Steeped in history and a part of British culture, Royal Ascot is the horse racing event of the year. Held annually in June, the event takes place over a period of five days and is attended by about 300,000 people, many of whom come for the social event rather than because they’re interested in horse racing!
Where is Royal Ascot?
Royal Ascot takes place at Ascot Racecourse, which is in the village of Ascot in Berkshire, in the south of England. Ascot itself is only a small village with basic amenities including some places to stay, but there are many larger towns in the vicinity including Bracknell, Windsor and Egham where you’ll find plenty of accommodation to choose from.
What is Royal Ascot?
Royal Ascot is one of the major events of the British social calendar. And though it may be a race meeting, for many visitors Royal Ascot is more of a social get together than an admiration for the sport of horse racing!
Despite this, the Royal Meeting (as it’s officially called), hosts some of the most prestigious races in the world. Although it’s often the attendees and what they’re wearing which gets the most media coverage, the races are very important in the racing calendar, with a total prize money of over £3 million on offer.
So if you’re planning on attending Royal Ascot, here’s some useful information about the races!
Ladies’ Day is historically the most popular day of Royal Ascot and takes place on Day 3 (Thursday). This has always been the best attended day because the Ascot Gold Cup is held. It’s not certain why this became known as Ladies’ Day, but the assumption is that traditionally more ladies happened to come to Royal Ascot on this day!
Out of a total of 30 races, Royal Ascot features 16 Group races across the five days, and each day features at least one Group One race. Group One races are held in the highest regard and include ‘Classics’ and other races of major international importance. As already mentioned, there’s the Ascot Gold Cup, plus other Group One races include the King’s Stand Stakes, St. James’s Palace Stakes, Queen Anne Stakes, Prince of Wales’s Stakes, Coronation Stakes and Golden Jubilee Stakes.
Other famous races include the Queen’s Vase and the Royal Hunt Cup, and the winners of these, along with the Gold Cup, have their trophies presented by the Queen. Interestingly these three trophies are actually re-made each year so that the winners get to keep them, unlike with the other races where the winners have to give the trophies back after a year.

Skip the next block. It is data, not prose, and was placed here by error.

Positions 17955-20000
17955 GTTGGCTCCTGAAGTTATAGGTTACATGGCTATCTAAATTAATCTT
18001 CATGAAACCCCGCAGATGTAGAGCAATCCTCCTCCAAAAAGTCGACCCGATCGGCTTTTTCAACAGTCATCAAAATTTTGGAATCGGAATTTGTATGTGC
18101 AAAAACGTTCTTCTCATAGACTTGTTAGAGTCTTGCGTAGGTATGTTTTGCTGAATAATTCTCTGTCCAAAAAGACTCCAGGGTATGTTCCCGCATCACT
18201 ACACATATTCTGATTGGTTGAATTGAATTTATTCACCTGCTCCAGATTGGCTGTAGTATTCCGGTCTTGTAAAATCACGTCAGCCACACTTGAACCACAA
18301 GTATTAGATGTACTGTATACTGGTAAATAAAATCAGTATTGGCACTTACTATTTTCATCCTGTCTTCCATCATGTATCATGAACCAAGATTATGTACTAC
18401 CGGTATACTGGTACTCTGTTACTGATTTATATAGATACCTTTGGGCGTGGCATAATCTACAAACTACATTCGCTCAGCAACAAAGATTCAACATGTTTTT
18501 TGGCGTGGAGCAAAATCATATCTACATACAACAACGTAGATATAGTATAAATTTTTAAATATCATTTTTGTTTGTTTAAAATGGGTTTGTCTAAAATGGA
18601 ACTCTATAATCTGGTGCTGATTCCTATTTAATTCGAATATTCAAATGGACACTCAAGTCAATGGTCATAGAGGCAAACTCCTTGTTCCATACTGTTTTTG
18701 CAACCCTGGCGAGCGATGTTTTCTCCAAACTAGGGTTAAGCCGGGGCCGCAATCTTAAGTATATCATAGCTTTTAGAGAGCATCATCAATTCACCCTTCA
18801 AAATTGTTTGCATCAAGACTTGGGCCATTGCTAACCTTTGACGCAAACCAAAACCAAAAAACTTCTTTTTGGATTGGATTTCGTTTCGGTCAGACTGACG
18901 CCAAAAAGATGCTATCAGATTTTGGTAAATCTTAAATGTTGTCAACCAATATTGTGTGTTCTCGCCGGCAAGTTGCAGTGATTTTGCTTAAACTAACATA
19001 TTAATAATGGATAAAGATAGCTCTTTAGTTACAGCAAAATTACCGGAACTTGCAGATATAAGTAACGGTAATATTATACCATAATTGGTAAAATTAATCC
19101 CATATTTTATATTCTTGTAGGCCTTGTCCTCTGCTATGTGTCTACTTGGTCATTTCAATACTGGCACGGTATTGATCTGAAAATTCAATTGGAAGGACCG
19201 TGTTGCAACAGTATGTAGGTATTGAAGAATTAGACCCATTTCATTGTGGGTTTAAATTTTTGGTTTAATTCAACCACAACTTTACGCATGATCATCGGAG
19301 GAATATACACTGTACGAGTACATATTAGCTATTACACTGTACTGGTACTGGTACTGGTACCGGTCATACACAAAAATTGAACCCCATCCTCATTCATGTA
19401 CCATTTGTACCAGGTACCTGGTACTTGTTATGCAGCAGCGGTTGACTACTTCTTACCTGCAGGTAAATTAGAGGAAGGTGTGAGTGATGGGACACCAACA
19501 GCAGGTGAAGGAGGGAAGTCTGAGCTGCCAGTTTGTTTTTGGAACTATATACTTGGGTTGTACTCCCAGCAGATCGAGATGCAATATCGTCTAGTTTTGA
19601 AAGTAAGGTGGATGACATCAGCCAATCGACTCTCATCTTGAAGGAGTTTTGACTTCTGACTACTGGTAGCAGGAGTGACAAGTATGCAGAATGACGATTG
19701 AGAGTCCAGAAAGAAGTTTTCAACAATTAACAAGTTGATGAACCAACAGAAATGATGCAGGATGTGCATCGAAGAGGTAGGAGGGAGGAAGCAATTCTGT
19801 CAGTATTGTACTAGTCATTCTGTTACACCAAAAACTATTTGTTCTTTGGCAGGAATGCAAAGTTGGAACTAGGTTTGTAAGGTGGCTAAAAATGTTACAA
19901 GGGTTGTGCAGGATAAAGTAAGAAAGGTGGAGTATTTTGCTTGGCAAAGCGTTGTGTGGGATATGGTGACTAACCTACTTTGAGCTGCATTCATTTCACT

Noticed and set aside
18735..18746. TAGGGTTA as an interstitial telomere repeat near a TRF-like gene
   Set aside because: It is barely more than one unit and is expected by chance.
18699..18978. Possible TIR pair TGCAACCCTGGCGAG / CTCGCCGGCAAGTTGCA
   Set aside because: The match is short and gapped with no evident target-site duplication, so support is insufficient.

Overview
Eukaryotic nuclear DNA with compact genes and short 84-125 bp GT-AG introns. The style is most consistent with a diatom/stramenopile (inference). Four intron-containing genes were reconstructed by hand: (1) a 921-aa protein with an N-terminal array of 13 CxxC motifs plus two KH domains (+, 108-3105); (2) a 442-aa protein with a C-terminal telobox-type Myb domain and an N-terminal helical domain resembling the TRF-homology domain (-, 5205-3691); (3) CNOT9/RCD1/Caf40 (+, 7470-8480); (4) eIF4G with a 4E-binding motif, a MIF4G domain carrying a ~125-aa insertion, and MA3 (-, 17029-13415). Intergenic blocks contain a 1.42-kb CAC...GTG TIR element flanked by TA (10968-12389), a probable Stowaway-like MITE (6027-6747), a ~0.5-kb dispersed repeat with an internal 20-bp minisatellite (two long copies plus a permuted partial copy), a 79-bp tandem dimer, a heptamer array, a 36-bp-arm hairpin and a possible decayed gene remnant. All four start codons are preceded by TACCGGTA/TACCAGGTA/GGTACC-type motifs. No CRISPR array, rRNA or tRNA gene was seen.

Royal Ascot is well renowned for being a smart occasion and for some attendees it’s a bit of a fashion show to see who’s wearing the best dress or the best hat!
At Royal Ascot, Women must wear a formal dress with a hat and cannot have their midriffs or shoulders showing. Miniskirts aren’t allowed, and trousers must be full length! Whilst men have to be in a suit.
Less strict than the Royal Enclosure is the Grandstand. Women must be smartly dressed, and although hats aren’t compulsory here, many women like to wear them. Men are required to wear a shirt and a tie and preferably a suit or jacket. And for Silver Ring admission although smart dress is encouraged there isn’t a formal dress code.
A History of Royal Ascot
Ascot has always had a royal connection as it was Queen Anne who came up with the idea of Ascot Racecourse in 1711. Like many royals, Queen Anne was a keen rider and was out riding one day from Windsor Castle when she came across this area of land and thought it would be perfect for horse racing. Not long after, the first race took place on Saturday, August 11, 1711, and now the Queen Anne Stakes are held in memory of Ascot’s founder.
The Royal Meeting apparently evolved over time as it wasn’t an event which had been specifically planned like this. Although there had commonly been royalty at race meetings, the format of Royal Ascot that we know today really came into being with the running of the first Gold Cup in 1807. Royal Ascot has grown in popularity every year since then.